The description and validation of our method are arranged into three sections. In the first section, the workflow is described in detail. In the second, the robustness and accuracy of our method are validated by applying it to four different organelle targets (mitochondria, lysosomes, nuclei, and nucleoli) from a test SBEM dataset. In the third section, we describe experiments that demonstrate how our method can be easily scaled-up to accommodate the segmentation of teravoxel-sized datasets.
The Proposed Method
Image alignment and histogram specification
All individual images of the input SBEM stack are converted to the MRC format and appended to an 8-bit MRC stack using the IMOD programs dm2mrc and newstack, respectively (Kremer et al., 1996). Sequential images within the stack are then translationally aligned to one another in the XY-plane using the cross-correlational alignment algorithm of the IMOD program tiltxcorr. To ensure consistency throughout the stack, the histograms of all images are matched to that of the first image in the stack using a MATLAB (The MathWorks, Inc., Natick, MA, U.S.A.) implementation of the exact histogram specification algorithm (Coltuc et al., 2006).
Generation of training images and labels
Once an organelle target has been selected by the experimenter, the next step is to generate a set of organelle-specific training images and labels to subsequently train a CHM pixel classifier. A set of N seed points, P, are selected throughout the processed SBEM stack in locations that possess at least one instance of the desired organelle, such that:
These points should be chosen in a manner that yields a wide distribution throughout the stack. After the selection of seed points, every instance of the chosen organelle is manually segmented in a Q × R pixel tile centered at each Pi. Following manual segmentation, all tiles are extracted from the full SBEM stack using the IMOD program boxstartend. The extracted tiles will serve as training images, Ti. Binary training labels, Bi, are generated from each Ti by applying the corresponding manual segmentation as a mask using the IMOD program imodmop. Thus, the final outputs from training data generation are (1) a stack of 8-bit, grayscale training images, Ti, and (2) a stack of corresponding binary organelle masks, Bi. Both stacks are of size Q × R × N. A flow chart illustrating this process is shown in Figure 2.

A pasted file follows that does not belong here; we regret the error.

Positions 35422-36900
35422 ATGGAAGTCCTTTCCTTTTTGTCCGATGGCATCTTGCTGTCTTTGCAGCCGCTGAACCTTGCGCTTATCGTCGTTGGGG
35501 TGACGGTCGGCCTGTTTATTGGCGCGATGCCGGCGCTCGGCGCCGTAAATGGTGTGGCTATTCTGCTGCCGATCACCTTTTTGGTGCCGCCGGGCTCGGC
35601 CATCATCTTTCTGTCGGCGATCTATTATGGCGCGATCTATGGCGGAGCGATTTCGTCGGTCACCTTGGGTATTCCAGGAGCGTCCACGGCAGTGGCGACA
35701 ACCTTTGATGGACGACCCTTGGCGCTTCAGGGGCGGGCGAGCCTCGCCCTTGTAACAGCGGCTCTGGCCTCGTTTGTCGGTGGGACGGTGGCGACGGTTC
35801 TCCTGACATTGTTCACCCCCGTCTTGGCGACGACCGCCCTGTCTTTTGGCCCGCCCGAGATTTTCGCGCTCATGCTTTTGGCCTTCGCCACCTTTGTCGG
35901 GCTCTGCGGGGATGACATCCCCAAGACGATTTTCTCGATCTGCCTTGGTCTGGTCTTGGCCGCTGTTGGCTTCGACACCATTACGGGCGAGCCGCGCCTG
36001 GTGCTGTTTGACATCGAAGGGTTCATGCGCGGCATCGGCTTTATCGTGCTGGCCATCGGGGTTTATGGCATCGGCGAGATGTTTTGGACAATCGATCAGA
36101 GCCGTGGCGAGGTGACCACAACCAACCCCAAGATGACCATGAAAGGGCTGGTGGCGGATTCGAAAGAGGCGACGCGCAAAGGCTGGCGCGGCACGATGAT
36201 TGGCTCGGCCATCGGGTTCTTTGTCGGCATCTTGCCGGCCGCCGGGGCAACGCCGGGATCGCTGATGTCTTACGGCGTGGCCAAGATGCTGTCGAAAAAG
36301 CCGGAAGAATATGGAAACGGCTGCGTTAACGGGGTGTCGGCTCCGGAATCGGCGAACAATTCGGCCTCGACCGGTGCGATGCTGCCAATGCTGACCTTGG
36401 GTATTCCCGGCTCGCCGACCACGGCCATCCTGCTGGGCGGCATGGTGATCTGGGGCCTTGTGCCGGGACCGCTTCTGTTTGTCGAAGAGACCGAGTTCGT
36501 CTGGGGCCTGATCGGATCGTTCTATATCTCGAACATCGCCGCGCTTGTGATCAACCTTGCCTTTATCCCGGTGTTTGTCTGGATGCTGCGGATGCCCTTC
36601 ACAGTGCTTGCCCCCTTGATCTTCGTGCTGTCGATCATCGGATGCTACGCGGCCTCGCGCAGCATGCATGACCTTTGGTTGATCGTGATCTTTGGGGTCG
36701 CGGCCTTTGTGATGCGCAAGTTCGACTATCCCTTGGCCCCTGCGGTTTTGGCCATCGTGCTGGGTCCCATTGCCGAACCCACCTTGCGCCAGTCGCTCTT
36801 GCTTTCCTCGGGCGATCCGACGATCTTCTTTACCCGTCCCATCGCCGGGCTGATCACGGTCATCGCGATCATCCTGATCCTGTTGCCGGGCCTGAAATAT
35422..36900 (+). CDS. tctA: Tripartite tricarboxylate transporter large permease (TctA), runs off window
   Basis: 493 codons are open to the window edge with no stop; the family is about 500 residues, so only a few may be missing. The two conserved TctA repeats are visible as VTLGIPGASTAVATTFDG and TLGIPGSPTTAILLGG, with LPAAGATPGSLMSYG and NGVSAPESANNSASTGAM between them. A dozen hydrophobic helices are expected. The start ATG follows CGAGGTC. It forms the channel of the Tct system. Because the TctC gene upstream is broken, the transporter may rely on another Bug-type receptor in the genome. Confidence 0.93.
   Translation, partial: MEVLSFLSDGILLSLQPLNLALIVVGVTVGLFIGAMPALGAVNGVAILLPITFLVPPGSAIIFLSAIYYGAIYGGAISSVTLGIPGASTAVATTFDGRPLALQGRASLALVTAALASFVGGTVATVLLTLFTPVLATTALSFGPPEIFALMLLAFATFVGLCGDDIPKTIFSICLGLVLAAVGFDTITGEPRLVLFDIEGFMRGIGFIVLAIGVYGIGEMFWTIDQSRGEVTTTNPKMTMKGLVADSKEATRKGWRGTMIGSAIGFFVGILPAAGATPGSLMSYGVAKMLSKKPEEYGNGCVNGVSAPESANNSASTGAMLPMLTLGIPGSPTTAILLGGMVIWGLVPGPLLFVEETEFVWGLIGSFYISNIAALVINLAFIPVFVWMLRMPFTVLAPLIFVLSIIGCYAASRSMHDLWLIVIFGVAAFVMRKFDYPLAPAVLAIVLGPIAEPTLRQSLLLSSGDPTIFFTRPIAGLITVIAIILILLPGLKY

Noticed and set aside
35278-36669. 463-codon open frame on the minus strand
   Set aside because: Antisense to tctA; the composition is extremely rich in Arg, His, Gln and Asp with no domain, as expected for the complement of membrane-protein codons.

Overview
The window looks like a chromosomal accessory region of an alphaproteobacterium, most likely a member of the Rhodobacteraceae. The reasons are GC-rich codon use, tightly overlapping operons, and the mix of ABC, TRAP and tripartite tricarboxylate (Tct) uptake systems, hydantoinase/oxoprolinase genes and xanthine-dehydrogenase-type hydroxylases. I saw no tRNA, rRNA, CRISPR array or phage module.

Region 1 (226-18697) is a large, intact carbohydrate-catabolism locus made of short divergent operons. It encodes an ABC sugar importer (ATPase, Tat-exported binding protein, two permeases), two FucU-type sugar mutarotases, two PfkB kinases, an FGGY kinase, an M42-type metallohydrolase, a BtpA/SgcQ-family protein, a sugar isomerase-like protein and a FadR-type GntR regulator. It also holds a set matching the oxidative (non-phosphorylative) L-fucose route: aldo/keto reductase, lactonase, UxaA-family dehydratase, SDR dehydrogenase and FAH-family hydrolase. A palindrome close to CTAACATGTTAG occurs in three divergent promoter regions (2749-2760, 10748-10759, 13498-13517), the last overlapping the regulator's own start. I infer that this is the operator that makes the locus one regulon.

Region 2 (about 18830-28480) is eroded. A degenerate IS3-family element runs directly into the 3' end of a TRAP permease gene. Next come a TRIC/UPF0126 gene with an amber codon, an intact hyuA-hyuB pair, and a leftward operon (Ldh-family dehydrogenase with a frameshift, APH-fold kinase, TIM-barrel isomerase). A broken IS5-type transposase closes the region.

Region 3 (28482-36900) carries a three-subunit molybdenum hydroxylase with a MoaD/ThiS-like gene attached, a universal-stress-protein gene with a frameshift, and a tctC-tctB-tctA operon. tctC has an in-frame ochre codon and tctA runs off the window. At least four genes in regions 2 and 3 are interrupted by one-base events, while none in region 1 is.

Figure 2. A flow chart of the steps involved in training data generation. The generation of a set of training data for mitochondrial automatic segmentation is shown here. First, a set of seed points, Pi, are selected such that a wide distribution throughout the volume is achieved (bottom left). Tiles of size Q × R centered at each seed point are extracted to serve as training images, Ti. All instances of the desired organelle target are manually segmented by a trained neuroanatomist on each training image. These manual segmentations are then used as masks to binarize each Ti such that pixels of value one correspond to pixels of Ti that are positive for the desired organelle. This process is repeated N times to yield stacks of training images and their corresponding training labels, Bi. These stacks are then used to train a CHM classifier, CS,L, with the desired number of stages, S, and levels, L.
Training organelle pixel classifiers with the cascaded hierarchical model
The CHM consists of bottom-up and top-down steps cascaded in multiple stages (Seyedhosseini et al., 2013b). The bottom-up step occurs in a user-specified number of hierarchical levels, L. At each level, the input stacks Ti and Bi are sequentially downsampled and a classifier is trained based on features extracted from the downsampled data as well as information from all lower levels of the hierarchy. After classifiers have been trained at all levels, the top-down path combines the coarse contextual information from higher levels into a single classifier that is applicable to images at native resolution. This whole process is then cascaded in a number of stages, S, where the output classifier from the previous stage serves as the input classifier for the subsequent stage. The final output is a pixel classifier, CS,L, that is applicable to images at the native pixel size of Ti and Bi. For optimal results, the number of stages chosen should be greater than one. The exact number of stages and levels chosen depends on a host of factors, including the size of Ti and Bi and the computational resources available to the experimenter.